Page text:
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US core consumer prices march higher in February
[WASHINGTON] Underlying US inflation increased more than expected in February as rents and medical costs maintained their upward trend, which could keep the Federal Reserve on course to gradually raise interest rates this year.
The Labor Department said on Wednesday its Consumer Price Index, excluding the volatile food and energy components, increased 0.3 per cent after a similar gain in January.
In the 12 months through February, the so-called core CPI rose 2.3 per cent, the largest gain since May 2012, after increasing 2.2 per cent in January.
Economists polled by Reuters had forecast the core CPI rising 0.2 per cent last month and increasing 2.2 per cent from a year ago.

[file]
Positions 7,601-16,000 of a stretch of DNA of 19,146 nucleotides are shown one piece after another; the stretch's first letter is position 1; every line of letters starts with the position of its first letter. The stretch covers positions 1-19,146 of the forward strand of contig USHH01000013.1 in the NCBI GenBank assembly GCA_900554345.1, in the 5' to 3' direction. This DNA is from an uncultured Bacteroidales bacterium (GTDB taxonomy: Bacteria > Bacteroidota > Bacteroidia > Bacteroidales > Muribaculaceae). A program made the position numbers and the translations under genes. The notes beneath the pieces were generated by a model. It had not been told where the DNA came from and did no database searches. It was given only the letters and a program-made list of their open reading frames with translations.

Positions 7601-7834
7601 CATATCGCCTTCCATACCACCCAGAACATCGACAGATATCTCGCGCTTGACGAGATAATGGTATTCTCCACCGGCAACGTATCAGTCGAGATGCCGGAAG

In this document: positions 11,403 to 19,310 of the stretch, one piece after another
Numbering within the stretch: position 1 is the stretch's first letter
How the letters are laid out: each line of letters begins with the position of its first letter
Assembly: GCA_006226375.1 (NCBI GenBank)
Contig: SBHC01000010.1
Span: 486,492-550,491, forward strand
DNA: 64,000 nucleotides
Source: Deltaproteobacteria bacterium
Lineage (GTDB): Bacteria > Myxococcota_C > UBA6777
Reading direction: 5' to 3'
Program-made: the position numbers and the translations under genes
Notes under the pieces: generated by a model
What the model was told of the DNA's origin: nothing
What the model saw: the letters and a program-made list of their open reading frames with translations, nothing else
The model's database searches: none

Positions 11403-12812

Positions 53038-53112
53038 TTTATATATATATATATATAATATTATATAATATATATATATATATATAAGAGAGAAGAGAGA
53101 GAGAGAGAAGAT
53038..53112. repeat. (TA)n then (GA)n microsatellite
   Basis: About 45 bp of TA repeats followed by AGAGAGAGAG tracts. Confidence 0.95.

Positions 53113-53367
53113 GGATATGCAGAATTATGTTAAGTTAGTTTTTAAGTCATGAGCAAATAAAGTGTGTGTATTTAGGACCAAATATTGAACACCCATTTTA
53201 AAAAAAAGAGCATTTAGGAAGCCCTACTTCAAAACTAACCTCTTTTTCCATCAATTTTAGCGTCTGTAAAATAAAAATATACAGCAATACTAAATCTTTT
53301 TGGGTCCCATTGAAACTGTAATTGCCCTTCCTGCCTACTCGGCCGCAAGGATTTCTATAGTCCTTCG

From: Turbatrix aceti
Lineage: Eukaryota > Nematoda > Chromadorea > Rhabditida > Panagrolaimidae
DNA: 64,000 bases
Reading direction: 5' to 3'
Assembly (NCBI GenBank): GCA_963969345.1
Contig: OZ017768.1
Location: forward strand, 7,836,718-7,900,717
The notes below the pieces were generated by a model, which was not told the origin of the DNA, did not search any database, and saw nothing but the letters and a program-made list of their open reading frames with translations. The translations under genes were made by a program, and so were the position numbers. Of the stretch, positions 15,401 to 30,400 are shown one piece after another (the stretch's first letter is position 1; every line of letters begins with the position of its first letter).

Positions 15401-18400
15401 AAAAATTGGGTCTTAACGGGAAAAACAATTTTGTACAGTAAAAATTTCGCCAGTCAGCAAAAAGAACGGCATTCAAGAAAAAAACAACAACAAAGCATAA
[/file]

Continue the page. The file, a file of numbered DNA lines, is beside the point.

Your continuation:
The report came ahead of the conclusion of a two-day Fed meeting on Wednesday. The US central bank is expected to leave interest rates unchanged. But with inflation stirring and the labor market continuing to tighten, economists believe the Fed will raise rates in June.
The Fed raised its benchmark overnight interest rate in December for the first time in nearly a decade.
Last month, the core CPI was boosted by a 0.3 per cent increase in rents, which followed a similar gain in January.
Medical care costs rose 0.5 per cent after advancing by the same margin in January. Prescription drug prices rose 0.9 per cent, while the cost of hospital services increased 0.5 per cent. There were also increases in the price of apparel, which rose 1.6 per cent, the largest gain since February 2009.
Prices for new motor vehicles and used cars and trucks also rose.
But a 13 per cent drop in gasoline prices, which offset both the increase in core CPI and a 0.2 per cent gain in food prices, lead to the overall CPI falling 0.2 per cent last month. The CPI was unchanged in January.
The drop resulted in the CPI increasing 1.0 per cent in the 12 months through February, slowing after a 1.4 per cent rise in January.